Liver inflammation reduced in NASH patients
Biopharmaceutical company Immuron (ASX:IMC) has announced a new treatment for LPS-related inflammation, based around its development drug IMM-124E. The discovery was made during IMM-124E Phase II trials for non-alcoholic steatohepatitis (NASH) treatment.
NASH is the most extreme form of non-alcoholic fatty liver disease, occurring when fat is deposited in the liver due to causes other than excessive alcohol use. Meanwhile, lipopolysaccharide (LPS) is a common bacterial toxin that causes damage to the liver and other parts of the body — and is a known mediator of liver inflammation in patients with NASH.
A total of 133 NASH patients were enrolled in the study and were treated with either IMM-124E or placebo for six months. IMM-124E was found to demonstrate excellent safety and tolerability, statistically significant reduction in LPS levels and serum ALT (alanine transaminase), with at least 30% reduction in serum ALT compared to placebo. Additional biomarkers associated with NASH and liver damage were also reduced, including aspartate transaminase (AST) and cytokeratin-18 (CK-18). And with the drug shown to stay safely within the GI tract, side effects were minimal.
“The IMM-124E drug candidate has been developed to target LPS in the gut and prevent it translocating into the portal circulation,” said Professor Arun Sanyal from Virginia Commonwealth University, principal investigator on the study. “The study results clearly demonstrate a statistically significant reduction of serum LPS levels in the treatment groups when compared to placebo and provides us with a proof of concept that metabolic endotoxemia can indeed be decreased using this drug candidate.
“We are encouraged that IMM-124E, a drug with an exceptional safety profile, can lower the LPS-associated inflammatory burden and improve liver enzymes. The clinical applications for this drug candidate are numerous and very exciting indeed.”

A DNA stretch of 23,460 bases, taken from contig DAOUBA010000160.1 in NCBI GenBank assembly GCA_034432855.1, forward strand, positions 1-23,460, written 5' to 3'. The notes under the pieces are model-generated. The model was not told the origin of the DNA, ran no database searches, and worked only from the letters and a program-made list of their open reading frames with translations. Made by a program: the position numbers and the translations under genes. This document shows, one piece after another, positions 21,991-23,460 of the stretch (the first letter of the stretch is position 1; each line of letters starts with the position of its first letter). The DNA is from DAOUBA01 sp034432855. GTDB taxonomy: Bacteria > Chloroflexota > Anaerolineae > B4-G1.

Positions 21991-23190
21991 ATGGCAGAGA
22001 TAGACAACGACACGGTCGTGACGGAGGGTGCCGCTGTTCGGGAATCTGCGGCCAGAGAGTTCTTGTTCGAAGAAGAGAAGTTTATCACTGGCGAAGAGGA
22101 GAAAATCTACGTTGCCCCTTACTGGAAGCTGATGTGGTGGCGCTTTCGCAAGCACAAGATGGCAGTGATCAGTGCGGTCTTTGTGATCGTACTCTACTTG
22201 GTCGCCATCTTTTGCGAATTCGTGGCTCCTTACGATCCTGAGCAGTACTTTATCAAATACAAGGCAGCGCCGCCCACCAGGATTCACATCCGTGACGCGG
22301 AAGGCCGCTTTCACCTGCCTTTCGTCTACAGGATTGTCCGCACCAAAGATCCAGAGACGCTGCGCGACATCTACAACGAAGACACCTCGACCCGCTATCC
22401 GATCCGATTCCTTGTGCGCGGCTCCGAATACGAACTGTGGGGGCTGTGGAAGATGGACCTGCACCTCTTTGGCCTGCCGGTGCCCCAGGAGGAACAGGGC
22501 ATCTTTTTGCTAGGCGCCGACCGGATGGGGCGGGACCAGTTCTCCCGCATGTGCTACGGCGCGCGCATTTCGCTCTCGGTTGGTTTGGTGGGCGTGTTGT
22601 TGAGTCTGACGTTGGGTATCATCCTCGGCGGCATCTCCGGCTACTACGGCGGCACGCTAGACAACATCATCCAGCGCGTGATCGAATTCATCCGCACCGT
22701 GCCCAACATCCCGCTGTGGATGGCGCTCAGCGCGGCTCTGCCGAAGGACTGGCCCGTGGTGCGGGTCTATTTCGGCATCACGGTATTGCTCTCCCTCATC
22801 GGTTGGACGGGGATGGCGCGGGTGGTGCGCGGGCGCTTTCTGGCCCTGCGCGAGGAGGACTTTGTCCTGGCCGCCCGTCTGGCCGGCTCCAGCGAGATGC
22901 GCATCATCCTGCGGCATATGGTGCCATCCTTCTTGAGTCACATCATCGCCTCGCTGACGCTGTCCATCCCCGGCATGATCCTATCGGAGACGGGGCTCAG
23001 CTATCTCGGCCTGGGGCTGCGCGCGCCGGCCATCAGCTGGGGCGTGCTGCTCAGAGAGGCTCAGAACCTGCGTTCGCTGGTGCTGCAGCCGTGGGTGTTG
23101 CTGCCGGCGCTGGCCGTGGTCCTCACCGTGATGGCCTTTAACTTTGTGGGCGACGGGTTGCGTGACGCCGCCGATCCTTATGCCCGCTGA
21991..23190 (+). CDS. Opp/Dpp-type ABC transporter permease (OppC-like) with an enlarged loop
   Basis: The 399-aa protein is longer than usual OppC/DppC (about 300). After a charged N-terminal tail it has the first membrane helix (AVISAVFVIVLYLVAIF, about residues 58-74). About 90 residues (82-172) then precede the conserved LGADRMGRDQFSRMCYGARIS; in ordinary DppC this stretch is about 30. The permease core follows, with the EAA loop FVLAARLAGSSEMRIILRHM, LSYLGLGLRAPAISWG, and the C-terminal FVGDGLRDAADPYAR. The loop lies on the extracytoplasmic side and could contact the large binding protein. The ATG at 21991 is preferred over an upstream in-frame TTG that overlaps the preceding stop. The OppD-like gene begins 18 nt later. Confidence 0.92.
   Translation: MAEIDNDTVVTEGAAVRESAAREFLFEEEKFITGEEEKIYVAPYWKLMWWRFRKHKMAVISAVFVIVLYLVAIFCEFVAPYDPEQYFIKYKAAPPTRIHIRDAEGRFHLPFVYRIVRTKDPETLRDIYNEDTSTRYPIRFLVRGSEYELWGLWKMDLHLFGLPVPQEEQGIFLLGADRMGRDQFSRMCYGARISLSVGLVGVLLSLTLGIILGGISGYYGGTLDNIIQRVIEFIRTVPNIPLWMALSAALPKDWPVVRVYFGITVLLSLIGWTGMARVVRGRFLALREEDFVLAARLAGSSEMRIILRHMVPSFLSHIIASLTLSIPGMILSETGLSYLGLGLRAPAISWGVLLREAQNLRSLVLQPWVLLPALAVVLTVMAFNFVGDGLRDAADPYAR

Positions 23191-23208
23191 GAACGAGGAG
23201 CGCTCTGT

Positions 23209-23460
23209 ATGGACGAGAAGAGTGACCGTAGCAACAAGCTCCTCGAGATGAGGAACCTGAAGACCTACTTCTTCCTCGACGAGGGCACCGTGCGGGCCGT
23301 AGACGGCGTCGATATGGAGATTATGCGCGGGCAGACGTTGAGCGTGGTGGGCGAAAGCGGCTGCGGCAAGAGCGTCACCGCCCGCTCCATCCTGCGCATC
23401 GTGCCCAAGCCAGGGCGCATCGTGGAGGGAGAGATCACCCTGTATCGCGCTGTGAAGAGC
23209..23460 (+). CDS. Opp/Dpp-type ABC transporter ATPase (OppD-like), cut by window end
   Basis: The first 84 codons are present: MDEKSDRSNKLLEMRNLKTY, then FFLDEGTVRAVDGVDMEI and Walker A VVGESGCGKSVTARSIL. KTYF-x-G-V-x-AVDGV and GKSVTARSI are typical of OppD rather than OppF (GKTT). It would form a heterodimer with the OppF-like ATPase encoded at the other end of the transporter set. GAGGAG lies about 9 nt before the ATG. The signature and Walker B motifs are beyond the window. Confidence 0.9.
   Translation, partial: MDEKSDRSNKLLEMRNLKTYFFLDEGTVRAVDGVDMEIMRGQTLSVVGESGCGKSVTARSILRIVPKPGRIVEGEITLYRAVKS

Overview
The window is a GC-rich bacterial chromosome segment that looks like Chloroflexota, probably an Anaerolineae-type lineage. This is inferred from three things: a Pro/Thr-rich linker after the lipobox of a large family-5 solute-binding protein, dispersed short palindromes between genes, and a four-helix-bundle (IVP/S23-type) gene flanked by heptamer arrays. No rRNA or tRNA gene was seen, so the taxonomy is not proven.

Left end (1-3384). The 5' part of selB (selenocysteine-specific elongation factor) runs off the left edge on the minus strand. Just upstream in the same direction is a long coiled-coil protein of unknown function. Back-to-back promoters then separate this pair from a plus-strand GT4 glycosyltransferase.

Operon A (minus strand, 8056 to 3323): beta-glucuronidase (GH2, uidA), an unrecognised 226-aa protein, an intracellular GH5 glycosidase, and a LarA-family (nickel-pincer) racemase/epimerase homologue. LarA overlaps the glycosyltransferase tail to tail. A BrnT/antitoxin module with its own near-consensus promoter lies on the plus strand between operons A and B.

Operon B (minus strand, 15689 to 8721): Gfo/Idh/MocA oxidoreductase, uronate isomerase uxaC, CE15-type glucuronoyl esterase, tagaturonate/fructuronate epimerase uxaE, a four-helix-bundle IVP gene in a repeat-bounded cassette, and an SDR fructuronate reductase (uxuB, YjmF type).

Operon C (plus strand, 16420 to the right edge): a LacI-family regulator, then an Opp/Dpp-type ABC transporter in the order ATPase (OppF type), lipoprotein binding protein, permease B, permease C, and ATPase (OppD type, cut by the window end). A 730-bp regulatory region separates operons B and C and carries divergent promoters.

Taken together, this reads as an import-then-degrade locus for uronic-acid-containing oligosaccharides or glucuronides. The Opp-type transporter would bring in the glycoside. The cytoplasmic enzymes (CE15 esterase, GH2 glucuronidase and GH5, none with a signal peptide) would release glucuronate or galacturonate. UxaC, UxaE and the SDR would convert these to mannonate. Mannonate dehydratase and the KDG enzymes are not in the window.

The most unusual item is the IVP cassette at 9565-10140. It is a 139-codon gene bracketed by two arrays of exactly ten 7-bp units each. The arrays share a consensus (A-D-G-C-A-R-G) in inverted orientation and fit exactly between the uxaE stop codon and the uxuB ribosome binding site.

Considering the association of elevated serum LPS in the development and progression of NASH, Immuron believes the outcome of the trial is an important milestone towards commercialisation of IMM-124E.
“The proof for IMM-124E’s non-absorbable nature and excellent safety profile, as reported, will allow us to conduct further clinical research aimed at maximising the effect with potentially higher doses and longer treatment times,” said Dr Dan Peres, senior vice president head of medical at Immuron. “Furthermore, these results support that IMM-124E offers potential as a standalone treatment or in combination with other classes of drugs.”
Immuron CEO Dr Jerry Kanellos added that there is growing literature implicating LPS in many chronic illnesses, including Alzheimer’s, diabetes, obesity, cardiovascular disease, chronic fatigue syndrome, cancer, inflammatory bowel disease, depression and schizophrenia. There is thus the potential for IMM-124E to be used in the future to treat a broad range of diseases.
The news was followed five days later with the announcement that Immuron has finalised a private placement capital raising with a large US institutional investment fund, the terms of which will raise the company approximately $5.1 million (before costs of the offer) for the issuance of 13,162,744 new ASX shares at $0.39 per share, plus three new free-attaching options for every new share issued.
Immuron expects this capital raise to secure the future funding needs of its other ongoing clinical programs, support marketing initiatives surrounding the company’s flagship product, Travelan, and provide ongoing working capital.
“Immuron has received a number of recent offers for financial support following the release of the company’s positive top-line results of its IMM-124E Phase II Non-Alcoholic Steatohepatitis (NASH) clinical study,” said Kanellos. “We’re very pleased that we have been able to partner with this large US institutional investor for this raising, and for them to take such a significant position in our company brings stability and validation to the company’s share register.”
Immuron (ASX:IMC) shares ended a whopping 64.91% higher at $0.47 on 8 March, the day the study results were released. They dropped back over the next four days, only to finish 20.51% higher, back at $0.47, when the capital raising was finalised on 13 March. They have since dropped back to $0.445 as of around 11 am (AEDT) on 14 March.
US scientists have discovered a human antibody that protects mice from infection with the...
The clinical trial will evaluate the combination of Immutep's lead immunotherapy product...
AVITA Medical has announced the commencement of a clinical trial of its ReCell regenerative...